There is very little YA science fiction that’s not dystopian, and there’s extremely little that’s in any way hard or based on rigorous extrapolation. There’s no real good reason for that; it’s just that YA fiction exists in its own little world, and it tends to be really trend-driven and, so far, no one’s published a hard sci-fi YA that’s really blown up and become a hit.
That being said, a number of established SF writers have published YA novels that’re pretty good. I’ve read two of Cory Doctorow’s other YA novels: Little Brother and For The Win. And I’ve been known to recommend Little Brother to people who’re looking for that sort of thing. You know what I mean: books that are sort of science-fictiony and sort of techno-thrillery but aren’t exactly cyberpunk. Books that are just good, honest fun (in my mind, these books are synonymous with Cory Doctorow and Neal Stephenson).
Anyway, that’s enough rambling. The point is that in the last few days I’ve read two Cory Doctorow novels: Homeland and Pirate Cinema. And both were absurd. Homeland is a follow-up to Little Brother in which the protagonist has to organize yet another grass-roots hacker-based resistance movement to yet another government incursion into civil liberties. What’s fun about Homeland is that all the bad government things are more or less true. Our government does snatch people up and torture them. It is corrupt and intertwined with certain corporations in really creepy ways. And almost all of the technology described here is also real.
But there’s something so earnest about the book that you almost want to laugh. For instance, the first fifth of the book takes place at Burning Man. And the book is completely unironic about it. The book is like, “Yeah, we are at Burning Man and Burning Man rawks. I wish the entire world could be like Burning Man.” The book is like every conversation I’ve ever had in mid-September with someone newly-returned from the playa.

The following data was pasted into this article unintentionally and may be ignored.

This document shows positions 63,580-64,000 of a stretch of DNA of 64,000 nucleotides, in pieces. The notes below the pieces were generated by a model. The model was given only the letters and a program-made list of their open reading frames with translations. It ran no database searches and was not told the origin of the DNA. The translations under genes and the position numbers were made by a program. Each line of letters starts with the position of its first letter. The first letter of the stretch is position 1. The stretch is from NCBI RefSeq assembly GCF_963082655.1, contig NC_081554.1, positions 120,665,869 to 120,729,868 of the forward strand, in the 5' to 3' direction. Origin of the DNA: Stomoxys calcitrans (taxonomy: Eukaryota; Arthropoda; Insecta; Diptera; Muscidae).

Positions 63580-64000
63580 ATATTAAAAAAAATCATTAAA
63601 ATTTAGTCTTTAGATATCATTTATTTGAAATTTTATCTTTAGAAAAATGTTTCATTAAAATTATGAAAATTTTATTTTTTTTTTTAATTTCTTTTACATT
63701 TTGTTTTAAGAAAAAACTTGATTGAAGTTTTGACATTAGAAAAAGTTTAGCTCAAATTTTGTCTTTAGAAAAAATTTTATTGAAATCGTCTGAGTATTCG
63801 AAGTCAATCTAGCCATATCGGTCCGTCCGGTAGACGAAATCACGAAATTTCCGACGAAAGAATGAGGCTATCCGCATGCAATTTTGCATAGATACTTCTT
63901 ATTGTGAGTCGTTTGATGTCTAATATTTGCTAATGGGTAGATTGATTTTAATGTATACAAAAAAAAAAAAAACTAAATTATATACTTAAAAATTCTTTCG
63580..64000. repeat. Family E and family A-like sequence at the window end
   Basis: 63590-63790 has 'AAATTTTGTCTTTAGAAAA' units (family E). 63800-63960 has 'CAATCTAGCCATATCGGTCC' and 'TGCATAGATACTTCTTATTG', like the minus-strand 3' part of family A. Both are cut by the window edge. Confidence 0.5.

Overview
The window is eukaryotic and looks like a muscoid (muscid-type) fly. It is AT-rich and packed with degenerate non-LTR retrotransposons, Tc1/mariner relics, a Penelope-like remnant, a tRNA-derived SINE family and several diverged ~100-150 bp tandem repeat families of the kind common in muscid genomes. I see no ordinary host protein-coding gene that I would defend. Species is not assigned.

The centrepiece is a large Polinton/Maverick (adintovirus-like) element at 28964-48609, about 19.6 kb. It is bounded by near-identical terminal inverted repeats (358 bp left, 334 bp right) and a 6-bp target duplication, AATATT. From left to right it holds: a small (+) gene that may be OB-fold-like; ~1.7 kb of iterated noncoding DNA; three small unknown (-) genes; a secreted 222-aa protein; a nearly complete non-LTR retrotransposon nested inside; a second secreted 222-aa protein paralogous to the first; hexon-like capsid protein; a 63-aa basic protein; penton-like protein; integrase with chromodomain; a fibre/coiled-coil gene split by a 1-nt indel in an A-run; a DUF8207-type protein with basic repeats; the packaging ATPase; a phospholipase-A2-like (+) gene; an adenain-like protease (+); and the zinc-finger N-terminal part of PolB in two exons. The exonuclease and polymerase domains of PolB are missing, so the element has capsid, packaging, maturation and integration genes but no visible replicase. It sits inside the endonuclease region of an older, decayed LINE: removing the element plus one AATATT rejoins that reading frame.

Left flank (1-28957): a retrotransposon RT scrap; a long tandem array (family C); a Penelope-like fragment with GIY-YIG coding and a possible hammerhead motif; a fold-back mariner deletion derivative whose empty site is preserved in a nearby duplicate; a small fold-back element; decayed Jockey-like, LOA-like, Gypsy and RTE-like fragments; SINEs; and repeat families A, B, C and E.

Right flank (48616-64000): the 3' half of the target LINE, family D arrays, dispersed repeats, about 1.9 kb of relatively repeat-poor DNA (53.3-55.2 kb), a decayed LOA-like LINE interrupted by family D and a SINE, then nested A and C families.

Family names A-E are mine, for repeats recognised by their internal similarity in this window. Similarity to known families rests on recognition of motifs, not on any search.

Secondly, the book takes place in a San Francisco that is not our San Francisco. This San Francisco is a rough and tumble, economically depressed, working-class place where people drive beaten, barely-functioning cars and nineteen year old hackers have trouble finding work. It actually resembles Portland more than it resembles the SF that I know: an SF that is full of 22 year olds who earn $150,000 a year and lead lives that combine the downtime hobbies of a bohemian with the work ethic of a Japanese salaryman. There is basically no vestige of the bizarre money-driven SF tech-world that I know.
But it’s still good fun!
Pirate Cinema is, if anything, even weirder, because it takes place in a true fantasy land. In this near-future London, sixteen year old teenage runaways lead amazing lives! They just take over abandoned pubs and hang out all day. Food is scavenged for free. Electricity and water and internet get scrounged up somewhere. And they just lie around and go to parties all day. I’m not exactly the world’s greatest expert on street kids, but from what I’ve observed, it all tends to be a little bit more insecure, desperate, and dangerous than that in real life.
Additionally, Pirate Cinema is the exact opposite from Homeland on the realism front. The political situation in Pirate Cinema doesn’t really resemble reality. In that book, people are getting thrown into prison for 5+ years for pirating movies? That’s not real. That’s not a real thing. That’s never happened, has it? Because that’s not real, the whole book has a weird straw man feel, since all the hacker kids are getting all worked up and self-righteous about an issue that doesn’t exactly exist in real life.
Still, getting worked up about an imaginary problem is hardly a mortal wound for science fiction, and the book is still really fun, so there’s that.